RFR: 8178495: Bug in the align_size_up_ macro

Kim Barrett kim.barrett at oracle.com
Thu Jun 29 22:04:42 UTC 2017

> On Jun 28, 2017, at 11:08 AM, Stefan Karlsson <stefan.karlsson at oracle.com> wrote:
> Hi all,
> Please review this patch to fix a bug in the align_size_up_ macro.
> http://cr.openjdk.java.net/~stefank/8178495/webrev.00/
> https://bugs.openjdk.java.net/browse/JDK-8178495

 514 #define widen_to_type_of(what, type_carrier) ((what) | ((type_carrier) & 0))

I think a better form of widen_to_type_of is the following:

#define widen_to_type_of(what, type_carrier) (true ? (what) : (type_carrier))

The difference is that this just promotes as needed, and will never
execute any part of type_carrier. The definition in the webrev may not
be able to completely optimize away the carrier expression under some

  35 struct TypeInfo : AllStatic {
  36   static const bool is_unsigned = T(-1) > T(0);
  37   static const T    max = is_unsigned

We recently (JDK-8181318) made it possible to #include <limits> and
use std::numeric_limits<T>, so you could get is_signed and max() from
there.  max_alignment could then just be a static helper function

Also here:
 54 static const intptr_t max_intptr = (intptr_t)max_intx;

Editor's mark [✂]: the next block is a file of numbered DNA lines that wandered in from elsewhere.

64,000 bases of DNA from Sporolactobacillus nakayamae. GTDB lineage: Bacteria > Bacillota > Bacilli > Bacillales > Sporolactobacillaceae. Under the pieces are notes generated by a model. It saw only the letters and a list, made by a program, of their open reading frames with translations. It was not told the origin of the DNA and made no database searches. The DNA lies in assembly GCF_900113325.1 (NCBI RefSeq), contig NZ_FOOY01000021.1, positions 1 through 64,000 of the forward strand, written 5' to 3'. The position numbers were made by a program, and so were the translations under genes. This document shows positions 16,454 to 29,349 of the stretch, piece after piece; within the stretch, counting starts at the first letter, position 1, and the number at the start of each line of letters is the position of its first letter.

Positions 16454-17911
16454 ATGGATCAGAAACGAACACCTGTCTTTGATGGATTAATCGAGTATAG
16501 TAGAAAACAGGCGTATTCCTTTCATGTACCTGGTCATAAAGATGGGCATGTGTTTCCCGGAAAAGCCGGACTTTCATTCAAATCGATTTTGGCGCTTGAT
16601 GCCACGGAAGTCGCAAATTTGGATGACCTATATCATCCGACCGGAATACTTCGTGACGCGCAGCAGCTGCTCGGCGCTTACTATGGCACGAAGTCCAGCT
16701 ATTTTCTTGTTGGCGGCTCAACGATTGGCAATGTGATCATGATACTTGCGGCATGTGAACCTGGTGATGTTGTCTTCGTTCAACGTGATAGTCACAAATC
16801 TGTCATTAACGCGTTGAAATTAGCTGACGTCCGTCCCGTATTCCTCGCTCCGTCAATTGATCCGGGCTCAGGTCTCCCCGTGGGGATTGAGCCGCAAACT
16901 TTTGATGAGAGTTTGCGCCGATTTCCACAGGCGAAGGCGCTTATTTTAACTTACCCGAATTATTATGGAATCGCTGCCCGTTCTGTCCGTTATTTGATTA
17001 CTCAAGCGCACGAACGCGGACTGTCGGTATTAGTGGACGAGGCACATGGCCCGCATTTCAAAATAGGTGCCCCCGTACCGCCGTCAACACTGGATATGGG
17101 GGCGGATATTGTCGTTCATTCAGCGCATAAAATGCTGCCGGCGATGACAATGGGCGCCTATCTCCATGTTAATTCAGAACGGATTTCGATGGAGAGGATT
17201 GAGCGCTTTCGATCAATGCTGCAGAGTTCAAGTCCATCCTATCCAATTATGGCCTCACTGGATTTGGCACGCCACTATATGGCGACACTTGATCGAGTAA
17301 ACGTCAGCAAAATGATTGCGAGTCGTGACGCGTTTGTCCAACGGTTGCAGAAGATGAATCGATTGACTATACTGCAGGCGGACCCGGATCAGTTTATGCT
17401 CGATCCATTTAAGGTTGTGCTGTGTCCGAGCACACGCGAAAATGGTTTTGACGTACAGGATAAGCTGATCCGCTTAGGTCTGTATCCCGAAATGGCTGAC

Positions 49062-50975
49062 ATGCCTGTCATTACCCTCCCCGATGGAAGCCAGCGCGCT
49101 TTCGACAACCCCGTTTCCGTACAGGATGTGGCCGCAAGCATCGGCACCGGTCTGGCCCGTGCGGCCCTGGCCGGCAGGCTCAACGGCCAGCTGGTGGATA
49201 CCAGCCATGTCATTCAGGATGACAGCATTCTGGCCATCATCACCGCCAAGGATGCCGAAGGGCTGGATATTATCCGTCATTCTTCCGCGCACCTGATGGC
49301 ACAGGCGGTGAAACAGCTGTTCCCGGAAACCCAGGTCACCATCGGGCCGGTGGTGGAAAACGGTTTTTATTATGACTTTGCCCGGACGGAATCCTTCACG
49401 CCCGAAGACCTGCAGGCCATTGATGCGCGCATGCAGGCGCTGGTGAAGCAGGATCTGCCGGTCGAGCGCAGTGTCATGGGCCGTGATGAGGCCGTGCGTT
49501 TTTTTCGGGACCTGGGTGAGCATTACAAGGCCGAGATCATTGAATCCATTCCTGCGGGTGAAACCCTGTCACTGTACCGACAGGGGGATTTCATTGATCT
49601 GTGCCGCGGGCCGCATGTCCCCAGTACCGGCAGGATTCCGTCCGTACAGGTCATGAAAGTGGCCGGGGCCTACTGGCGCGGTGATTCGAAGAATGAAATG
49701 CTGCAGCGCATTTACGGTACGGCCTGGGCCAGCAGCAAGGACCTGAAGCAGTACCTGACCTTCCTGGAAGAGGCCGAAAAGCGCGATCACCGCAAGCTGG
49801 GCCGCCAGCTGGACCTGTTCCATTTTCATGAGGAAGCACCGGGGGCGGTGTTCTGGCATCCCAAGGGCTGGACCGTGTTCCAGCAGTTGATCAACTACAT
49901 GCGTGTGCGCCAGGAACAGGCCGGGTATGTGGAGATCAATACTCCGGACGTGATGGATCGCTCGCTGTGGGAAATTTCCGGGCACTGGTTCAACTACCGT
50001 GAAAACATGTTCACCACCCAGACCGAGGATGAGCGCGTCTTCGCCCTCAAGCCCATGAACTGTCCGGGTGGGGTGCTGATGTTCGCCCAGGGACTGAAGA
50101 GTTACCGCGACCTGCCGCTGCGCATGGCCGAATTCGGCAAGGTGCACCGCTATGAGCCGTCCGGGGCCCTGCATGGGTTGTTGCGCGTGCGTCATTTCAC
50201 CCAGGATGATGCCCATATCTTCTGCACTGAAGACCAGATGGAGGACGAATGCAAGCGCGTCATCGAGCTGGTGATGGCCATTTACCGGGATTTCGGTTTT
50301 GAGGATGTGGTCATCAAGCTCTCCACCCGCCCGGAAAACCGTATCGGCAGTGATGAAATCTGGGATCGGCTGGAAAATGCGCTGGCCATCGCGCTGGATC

25 #include "logging/log.hpp"
  44 const static bool logging_enabled = false;
  45 #define log(...)            \

I'm guessing the logging macro is because logging/log stuff isn't
initialized yet when executing a TEST (as opposed to a TEST_VM)?  So
the #include is superfluous?

  56 template <typename T, typename A>
  57 static void test_alignments() {
 117 TEST(Align, functions_and_macros) {
 ... calls to test_alignments for various types.

I keep meaning to find out if we support Google Test's "Typed Tests" [1],
and if not, try to figure out how hard it would be to change that.

[1] https://github.com/google/googletest/blob/master/googletest/docs/AdvancedGuide.md
Search for "Typed Tests".

 79         ASSERT_EQ(align_size_up(value, alignment), (intptr_t)up);
and elsewhere

The Google Test docs suggest that the expected value be first, and the
value being tested be second, and that the failure reporting assumes
that when printing a failure message. Hm, I see the Google Test docs
have been changed since I read that, and now say

  Historical note: Before February 2016 *_EQ had a convention of
  calling it as ASSERT_EQ(expected, actual), so lots of existing code
  uses this order. Now *_EQ treats both parameters in the same way.

I wonder how old our Google Test code snapshot might be.


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